The movement needs organisation and real leadership to provide a clear direction, but the pan-democrats have never provided such leadership for the Hong Kong democracy struggle. Instead, they have invariably tried to put a brake on the struggle because their perspective is reform not revolution, of making a deal with the regime, and they are therefore worried about the movement “going too far” and beyond their control.
That pan-democrats have lost their leadership position is one of the reasons the current movement has been able to continue to this day and has acquired such tremendous power. But this decentralised and leaderless model is now running up against its limits. The movement needs to be organised and the method of organisation needs to be democratic, electing and re-electing leaders through democratic structures, to prevent top-down control of the movement by a small circle of pan-democratic politicians and social media celebrities.
Building an organised working class force within the movement is what can provide a critical framework for the organisation of the entire movement. At the same time, we also need to organise a political response to the growing threat of a PLA takeover. On August 15, PLA vehicles appeared on Hong Kong streets. In today’s highly tense situation, this is not an “unintentional move”.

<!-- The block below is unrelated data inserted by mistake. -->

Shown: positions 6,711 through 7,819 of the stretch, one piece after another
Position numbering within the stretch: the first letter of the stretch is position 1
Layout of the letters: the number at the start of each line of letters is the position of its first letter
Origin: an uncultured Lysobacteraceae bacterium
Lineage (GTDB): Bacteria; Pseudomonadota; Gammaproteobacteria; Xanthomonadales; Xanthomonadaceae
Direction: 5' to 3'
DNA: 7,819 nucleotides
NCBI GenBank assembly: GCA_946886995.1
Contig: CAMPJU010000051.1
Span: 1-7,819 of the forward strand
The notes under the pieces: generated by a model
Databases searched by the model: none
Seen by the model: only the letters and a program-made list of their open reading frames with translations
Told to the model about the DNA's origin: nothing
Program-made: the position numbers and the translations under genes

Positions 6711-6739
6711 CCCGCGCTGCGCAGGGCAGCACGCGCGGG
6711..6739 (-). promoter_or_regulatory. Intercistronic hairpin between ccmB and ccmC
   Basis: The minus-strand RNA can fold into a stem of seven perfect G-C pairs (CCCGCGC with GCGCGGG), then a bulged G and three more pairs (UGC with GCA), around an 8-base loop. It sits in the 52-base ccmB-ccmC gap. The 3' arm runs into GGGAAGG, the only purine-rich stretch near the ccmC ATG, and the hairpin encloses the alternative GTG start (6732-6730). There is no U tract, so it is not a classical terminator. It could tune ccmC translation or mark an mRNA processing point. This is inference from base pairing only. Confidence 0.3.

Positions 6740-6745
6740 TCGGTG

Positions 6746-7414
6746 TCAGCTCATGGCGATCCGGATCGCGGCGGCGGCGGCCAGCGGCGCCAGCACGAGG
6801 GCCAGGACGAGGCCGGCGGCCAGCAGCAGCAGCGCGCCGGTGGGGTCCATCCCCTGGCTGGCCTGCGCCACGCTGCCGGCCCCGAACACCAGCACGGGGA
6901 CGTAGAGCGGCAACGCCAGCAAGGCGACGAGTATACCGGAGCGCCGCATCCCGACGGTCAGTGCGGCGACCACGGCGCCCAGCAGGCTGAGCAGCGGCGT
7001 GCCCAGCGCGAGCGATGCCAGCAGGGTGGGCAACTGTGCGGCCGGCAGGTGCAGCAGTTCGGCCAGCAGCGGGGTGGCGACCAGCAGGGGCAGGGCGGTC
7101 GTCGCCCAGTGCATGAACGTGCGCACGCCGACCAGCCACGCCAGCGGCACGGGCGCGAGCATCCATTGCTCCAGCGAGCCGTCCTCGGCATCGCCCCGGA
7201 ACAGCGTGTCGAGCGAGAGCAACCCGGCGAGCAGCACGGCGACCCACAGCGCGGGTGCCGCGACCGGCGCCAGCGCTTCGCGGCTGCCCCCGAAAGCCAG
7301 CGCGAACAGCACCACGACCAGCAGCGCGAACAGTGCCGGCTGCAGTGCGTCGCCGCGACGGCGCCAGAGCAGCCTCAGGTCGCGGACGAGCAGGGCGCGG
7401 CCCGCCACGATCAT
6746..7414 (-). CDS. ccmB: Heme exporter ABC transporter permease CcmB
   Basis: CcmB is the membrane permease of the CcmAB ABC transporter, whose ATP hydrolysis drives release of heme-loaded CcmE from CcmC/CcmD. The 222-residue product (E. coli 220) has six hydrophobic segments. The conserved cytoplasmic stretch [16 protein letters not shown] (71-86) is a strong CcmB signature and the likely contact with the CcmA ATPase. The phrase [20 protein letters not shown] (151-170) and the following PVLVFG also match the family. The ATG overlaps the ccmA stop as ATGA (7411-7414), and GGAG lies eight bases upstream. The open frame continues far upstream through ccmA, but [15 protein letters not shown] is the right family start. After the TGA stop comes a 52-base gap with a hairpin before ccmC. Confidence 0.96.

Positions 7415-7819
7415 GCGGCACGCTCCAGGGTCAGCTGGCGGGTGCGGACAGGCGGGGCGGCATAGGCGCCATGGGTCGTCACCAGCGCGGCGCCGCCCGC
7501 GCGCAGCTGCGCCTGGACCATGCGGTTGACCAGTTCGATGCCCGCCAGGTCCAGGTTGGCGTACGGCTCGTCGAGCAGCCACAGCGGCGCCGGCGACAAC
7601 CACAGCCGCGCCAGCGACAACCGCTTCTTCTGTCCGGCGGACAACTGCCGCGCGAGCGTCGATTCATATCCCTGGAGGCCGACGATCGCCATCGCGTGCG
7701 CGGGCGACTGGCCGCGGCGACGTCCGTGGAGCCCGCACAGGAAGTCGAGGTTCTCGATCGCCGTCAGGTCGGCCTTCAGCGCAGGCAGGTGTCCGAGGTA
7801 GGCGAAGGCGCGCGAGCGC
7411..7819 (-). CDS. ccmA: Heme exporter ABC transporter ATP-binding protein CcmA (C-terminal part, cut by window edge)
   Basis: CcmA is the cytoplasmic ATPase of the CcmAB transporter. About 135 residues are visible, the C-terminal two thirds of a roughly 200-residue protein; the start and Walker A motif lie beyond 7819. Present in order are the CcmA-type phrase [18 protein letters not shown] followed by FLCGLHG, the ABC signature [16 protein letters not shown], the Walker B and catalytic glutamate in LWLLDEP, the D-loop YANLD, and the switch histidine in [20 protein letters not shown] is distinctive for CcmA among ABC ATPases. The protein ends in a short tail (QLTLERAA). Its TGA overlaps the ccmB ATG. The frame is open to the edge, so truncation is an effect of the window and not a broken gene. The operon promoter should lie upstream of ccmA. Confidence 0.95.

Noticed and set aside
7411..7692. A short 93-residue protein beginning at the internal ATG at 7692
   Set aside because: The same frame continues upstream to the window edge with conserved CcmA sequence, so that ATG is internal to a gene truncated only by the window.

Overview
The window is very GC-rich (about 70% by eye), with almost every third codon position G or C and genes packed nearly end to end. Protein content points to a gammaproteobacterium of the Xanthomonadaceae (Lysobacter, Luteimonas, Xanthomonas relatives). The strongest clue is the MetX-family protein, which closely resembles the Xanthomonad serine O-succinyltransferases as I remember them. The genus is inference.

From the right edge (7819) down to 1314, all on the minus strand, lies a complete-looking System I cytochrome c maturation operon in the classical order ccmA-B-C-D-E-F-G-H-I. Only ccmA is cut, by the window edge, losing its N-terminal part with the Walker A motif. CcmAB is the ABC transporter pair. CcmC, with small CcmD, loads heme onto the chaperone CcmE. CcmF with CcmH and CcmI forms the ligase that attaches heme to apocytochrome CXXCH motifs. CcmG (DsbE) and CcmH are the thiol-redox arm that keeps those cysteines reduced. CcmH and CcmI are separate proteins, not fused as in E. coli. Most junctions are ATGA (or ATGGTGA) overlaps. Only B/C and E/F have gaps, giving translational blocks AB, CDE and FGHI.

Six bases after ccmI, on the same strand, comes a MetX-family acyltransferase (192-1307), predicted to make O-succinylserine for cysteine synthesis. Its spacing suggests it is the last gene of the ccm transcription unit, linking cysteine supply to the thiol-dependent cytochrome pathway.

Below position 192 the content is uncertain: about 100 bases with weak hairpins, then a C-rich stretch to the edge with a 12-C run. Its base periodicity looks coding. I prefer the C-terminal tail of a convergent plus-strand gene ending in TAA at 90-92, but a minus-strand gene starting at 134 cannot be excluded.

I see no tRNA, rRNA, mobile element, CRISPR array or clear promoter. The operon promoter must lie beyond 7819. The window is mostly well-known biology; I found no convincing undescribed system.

The day before, Trump posted a tweet saying the US intelligence services had confirmed the CCP is dispatching troops to the Shenzhen-Hong Kong border. Although Xi Jinping does not intend to use the PLA at present, he will not give up this option completely, because as the movement continues to develop, the CCP cannot rely solely on the police to control the situation.